(New York) - President Mwai Kibaki should recall Parliament early - immediately after New Year - to give it enough time to set up a special tribunal to prosecute perpetrators of election violence, Human Rights Watch said in a letter released today. To satisfy the recommendations of the Waki Commission, which investigated the devastating violence after elections a year ago, and to ensure impartial and independent prosecutions consistent with international standards, the constitution should be amended and a sound framework for the special tribunal enacted by January 30, 2009.

Human Rights Watch made recommendations on improving the independence and effectiveness of the tribunal in an open letter to the cabinet subcommittee responsible for the draft legislation.

In October 2008, the Waki Commission found that Kenyan politicians on all sides had organized and financed attacks on supporters of their opponents in the wake of the 2007 elections, as well as the use of excessive force against civilians by security forces. It recommended establishment of a special tribunal to try major perpetrators of the violence. A draft statute for the special tribunal has been prepared by a government sub-committee but the bill should be amended to ensure the independence and impartiality of the tribunal.

 "The government has done the right thing in committing itself to carry out the Waki recommendations, but there are revisions necessary that will take time," said Georgette Gagnon, Africa director for Human Rights Watch. "If the Waki deadline of January 30 is to be met without compromising the tribunal's effectiveness down the line, Parliament should be recalled quickly and given time to improve the draft bill."

In the letter to the subcommittee, Human Rights Watch makes the following recommendations to improve the draft law establishing the tribunal:

  • Define clearly crimes falling within the special tribunal's jurisdiction, including through reference to relevant crimes in the recently adopted International Crimes Bill;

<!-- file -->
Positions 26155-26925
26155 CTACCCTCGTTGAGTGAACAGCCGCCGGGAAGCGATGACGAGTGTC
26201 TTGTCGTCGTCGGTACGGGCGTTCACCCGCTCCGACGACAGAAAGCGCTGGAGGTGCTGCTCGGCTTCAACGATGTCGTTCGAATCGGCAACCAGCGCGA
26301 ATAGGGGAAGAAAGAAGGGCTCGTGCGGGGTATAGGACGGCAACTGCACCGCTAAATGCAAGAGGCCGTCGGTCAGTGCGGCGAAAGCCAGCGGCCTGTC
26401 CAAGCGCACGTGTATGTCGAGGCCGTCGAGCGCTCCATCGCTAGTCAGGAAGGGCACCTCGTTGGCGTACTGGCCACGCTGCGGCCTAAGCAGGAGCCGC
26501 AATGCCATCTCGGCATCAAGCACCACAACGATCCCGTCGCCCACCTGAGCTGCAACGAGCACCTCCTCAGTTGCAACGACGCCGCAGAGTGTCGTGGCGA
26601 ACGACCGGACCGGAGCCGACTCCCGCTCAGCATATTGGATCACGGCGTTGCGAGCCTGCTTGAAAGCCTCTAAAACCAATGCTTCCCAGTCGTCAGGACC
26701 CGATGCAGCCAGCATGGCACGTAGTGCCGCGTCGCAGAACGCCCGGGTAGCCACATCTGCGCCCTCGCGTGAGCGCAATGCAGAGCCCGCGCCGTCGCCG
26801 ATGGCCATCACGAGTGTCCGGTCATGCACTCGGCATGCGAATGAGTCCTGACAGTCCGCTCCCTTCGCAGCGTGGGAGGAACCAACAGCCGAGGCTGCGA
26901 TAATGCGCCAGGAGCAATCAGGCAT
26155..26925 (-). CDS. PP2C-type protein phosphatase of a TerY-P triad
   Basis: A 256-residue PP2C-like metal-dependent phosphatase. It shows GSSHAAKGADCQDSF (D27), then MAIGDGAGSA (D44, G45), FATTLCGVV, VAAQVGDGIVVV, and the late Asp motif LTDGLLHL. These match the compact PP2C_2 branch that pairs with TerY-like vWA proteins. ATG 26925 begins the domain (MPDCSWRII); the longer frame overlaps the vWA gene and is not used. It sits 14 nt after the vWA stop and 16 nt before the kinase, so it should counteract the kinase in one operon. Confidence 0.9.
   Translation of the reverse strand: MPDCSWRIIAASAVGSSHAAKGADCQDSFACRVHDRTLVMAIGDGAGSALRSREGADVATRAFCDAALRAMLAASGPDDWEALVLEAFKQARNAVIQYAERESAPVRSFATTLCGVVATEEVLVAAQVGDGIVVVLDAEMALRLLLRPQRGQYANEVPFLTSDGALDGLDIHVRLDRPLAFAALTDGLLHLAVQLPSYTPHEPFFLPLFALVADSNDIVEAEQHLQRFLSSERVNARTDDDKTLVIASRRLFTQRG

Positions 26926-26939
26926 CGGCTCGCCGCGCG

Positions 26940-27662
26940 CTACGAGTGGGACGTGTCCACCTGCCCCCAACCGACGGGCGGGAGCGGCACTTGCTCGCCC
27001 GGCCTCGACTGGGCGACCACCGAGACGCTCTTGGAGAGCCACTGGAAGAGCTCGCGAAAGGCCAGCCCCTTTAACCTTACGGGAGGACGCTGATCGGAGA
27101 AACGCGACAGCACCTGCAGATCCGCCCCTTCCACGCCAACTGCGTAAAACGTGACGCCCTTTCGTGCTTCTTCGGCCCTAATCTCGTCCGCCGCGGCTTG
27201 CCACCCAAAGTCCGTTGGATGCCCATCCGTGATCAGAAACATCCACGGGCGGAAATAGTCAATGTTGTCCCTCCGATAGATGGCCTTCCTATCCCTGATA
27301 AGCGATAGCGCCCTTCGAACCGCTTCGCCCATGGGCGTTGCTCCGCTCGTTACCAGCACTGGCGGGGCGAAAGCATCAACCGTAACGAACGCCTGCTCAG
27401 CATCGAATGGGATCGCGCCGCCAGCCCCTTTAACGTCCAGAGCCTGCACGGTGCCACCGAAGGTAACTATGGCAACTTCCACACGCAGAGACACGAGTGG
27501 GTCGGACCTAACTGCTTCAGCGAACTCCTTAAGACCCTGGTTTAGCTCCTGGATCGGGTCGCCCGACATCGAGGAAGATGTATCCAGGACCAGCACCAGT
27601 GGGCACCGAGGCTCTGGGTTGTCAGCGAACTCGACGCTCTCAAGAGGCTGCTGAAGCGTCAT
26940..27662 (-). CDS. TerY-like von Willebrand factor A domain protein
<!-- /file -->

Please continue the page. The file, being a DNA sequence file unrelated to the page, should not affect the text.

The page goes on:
• Focus the tribunal's jurisdiction on those  most responsible for post-election violence;
  • Clarify the place of the tribunal in Kenyan law and empower the tribunal's judges to draw on Kenyan law in addition to the practice of international criminal tribunals in developing rules of procedure and evidence;
  • Undertake constitutional changes to protect the tribunal's independence from political interference; and
  • Make provisions to prosecute other offenses. While the tribunal should focus primarily on serious international crimes, the statute's drafters should consider including other offenses defined under Kenyan law, including murder and sexual violence crimes, within the tribunal's jurisdiction as needed to permit full prosecution of those most responsible for post-election violence.

Human Rights Watch said that the draft statute includes an important provision for the tribunal's chambers to be composed of a mix of national and international judges, a major recommendation of the Waki Commission, and for the appointment of an international prosecutor. The group recommended ensuring sufficient investigative and prosecutorial resources by providing for additional international staff within the prosecutor's office. International judges, prosecutors, and other professional staff can contribute to the effective and independent functioning of the tribunal and complement the expertise of Kenyan counterparts.

Parliament should ensure that the constitutional amendment and the bill setting up the tribunal are passed in due time.

"The Special Tribunal is crucial to Kenya's effort to face its past and deal with a lack of accountability, and so that effort should not be undermined by a law that is rashly drafted or flawed," said Gagnon.


The Waki Commission was set up by the coalition government of national unity as part of the peace and reconciliation mediation process that brought the violence of early 2008 under control. The commission reported in October, recommending a series of reforms and establishment of a special tribunal of international and Kenyan judges to investigate and prosecute those most responsible for the violence. As a signatory to the Geneva Conventions and various human rights treaties, and an International Criminal Court (ICC) member, Kenya is obligated to bring to justice perpetrators of serious international crimes. The Waki report contained a strict timeline for setting up the tribunal and putting it to work, which, if breached, would require the mediator - Kofi Annan - to pass a sealed envelope with the names of chief suspects to the ICC. The ICC prosecutor is analyzing crimes connected to the post-election violence in late 2007 and early 2008.

On December 17, Prime Minister Raila Odinga and President Kibaki signed an agreement to establish the tribunal and carry out the Waki recommendations in full.  Parliament is officially on recess until March 2009, but the Waki report stipulates that a law setting up the tribunal must be enacted by January 30.